Do you think current divorce laws are biased against men?

Do you think the current divorce laws are biased against men?

In my experienced opinion, yes (and I speak as one who represents both women and men in divorce where in Utah, where I practice law).

Here’s why and how:

Before I launch into the reasons why divorce laws (and courts) are generally biased against men on the subjects of domestic violence charges and child custody, I would be remiss if I did not tell you I see the bias as decreasing. If you were a man divorcing 20 or 30 years ago, the idea of getting joint physical custody of your kids would have been considered a fantasy. Women were assumed to get alimony more or less simply by virtue of getting divorced. Not so much anymore.

But bias is still there, and for the same reasons they have been for more than the last hundred or so years.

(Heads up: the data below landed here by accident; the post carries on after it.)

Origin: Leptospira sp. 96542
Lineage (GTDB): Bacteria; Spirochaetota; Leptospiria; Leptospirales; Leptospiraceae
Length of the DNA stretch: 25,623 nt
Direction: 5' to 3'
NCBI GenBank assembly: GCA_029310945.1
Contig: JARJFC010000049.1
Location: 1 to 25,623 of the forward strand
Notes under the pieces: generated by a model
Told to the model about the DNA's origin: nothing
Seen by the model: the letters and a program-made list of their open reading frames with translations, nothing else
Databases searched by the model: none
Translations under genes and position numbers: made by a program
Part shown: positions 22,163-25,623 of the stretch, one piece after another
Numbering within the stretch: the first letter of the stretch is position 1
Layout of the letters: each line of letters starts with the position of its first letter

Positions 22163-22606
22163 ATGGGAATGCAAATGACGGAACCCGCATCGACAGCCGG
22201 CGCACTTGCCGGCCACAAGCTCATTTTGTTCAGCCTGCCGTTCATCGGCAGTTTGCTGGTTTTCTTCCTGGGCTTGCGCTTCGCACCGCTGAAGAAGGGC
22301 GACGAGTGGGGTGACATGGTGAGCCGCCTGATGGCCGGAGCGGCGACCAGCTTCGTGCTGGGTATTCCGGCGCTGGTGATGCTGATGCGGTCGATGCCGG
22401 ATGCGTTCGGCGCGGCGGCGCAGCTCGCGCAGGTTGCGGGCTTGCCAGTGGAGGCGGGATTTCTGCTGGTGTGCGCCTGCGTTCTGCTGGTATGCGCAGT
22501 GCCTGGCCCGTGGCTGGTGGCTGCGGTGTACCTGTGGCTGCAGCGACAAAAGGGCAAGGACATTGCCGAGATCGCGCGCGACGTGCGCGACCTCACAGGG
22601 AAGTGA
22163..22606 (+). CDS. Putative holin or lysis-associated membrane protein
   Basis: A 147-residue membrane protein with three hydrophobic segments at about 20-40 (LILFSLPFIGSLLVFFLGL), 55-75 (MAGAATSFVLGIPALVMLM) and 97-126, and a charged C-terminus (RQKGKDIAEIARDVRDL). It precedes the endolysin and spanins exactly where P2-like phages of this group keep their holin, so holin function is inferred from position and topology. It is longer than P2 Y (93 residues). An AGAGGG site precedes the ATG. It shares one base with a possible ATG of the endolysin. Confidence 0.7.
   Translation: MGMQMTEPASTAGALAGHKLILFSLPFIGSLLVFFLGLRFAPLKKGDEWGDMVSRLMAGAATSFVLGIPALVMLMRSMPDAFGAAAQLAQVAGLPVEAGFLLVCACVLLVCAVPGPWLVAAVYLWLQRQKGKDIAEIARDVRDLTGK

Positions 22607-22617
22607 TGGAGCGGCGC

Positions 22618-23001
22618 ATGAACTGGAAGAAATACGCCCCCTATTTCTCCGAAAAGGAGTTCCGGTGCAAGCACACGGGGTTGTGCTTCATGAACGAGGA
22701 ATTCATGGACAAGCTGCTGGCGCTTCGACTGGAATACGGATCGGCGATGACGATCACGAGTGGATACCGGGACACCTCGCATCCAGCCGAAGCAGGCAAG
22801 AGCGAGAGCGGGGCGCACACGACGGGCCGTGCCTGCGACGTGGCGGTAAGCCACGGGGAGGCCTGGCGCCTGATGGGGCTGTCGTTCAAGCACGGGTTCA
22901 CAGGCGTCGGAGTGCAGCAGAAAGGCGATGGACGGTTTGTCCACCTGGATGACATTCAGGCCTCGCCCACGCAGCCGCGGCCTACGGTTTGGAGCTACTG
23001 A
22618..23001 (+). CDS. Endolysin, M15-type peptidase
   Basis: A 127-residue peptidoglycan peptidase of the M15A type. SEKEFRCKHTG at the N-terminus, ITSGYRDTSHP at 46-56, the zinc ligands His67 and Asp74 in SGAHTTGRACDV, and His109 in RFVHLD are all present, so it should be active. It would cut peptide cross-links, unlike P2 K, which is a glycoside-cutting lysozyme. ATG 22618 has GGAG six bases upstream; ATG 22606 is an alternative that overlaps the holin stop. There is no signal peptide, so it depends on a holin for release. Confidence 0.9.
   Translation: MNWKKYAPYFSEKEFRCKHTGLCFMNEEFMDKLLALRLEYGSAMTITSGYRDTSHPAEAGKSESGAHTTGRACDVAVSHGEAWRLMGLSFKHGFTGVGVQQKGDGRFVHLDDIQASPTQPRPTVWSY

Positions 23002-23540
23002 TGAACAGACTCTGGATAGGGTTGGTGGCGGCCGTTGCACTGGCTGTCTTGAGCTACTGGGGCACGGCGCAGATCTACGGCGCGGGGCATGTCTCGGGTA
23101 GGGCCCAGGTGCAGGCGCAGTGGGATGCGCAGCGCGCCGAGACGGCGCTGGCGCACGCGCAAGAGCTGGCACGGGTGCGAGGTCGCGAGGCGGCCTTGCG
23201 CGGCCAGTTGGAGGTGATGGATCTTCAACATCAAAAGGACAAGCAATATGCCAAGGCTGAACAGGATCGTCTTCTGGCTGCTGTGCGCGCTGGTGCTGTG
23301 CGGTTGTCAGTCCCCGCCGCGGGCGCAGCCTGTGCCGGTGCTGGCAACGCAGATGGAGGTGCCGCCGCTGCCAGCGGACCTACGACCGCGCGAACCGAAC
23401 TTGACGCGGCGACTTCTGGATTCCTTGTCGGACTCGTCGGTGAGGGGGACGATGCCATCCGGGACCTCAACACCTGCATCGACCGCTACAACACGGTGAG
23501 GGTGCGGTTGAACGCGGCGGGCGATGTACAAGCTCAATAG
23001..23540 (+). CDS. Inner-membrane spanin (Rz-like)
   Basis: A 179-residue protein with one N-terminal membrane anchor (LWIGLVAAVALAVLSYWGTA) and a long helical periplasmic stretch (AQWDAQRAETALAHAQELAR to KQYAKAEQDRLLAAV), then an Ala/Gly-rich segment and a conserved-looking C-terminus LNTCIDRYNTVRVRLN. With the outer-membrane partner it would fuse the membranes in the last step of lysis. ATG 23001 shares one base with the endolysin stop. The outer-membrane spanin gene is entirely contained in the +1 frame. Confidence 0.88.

Candidly, men and women are different. Mothers are generally different from fathers. They both have strengths and weaknesses as parents. But this is a reason for awarding joint custody of children, not a reason to marginalize the men and fathers. When both parents are fit parents, then “the best parent” is both parents.

Here are a few of the illegal discriminatory practices against men in divorce court, and the effects they have:

• women are “naturally” better parents than men (so they get a greater percentage of child custody);

• men who work outside the home are not as capable of and willing to make sacrifices in their careers for the sake of child rearing (so the women get a greater percentage of child custody);

• men who work from home are not as attentive to children’s needs as are women (and so the women get a greater percentage of child custody);

• women generally still don’t make as much money as men (and so women get alimony awarded to them far more easily and in higher amounts than do men).

Fortunately, if you are just as fit a parent as your wife, the biases against men can be almost entirely rebutted and disproven, if you have mountains of the right evidence to show the court.

Utah Family Law, LC | | 801-466-9277

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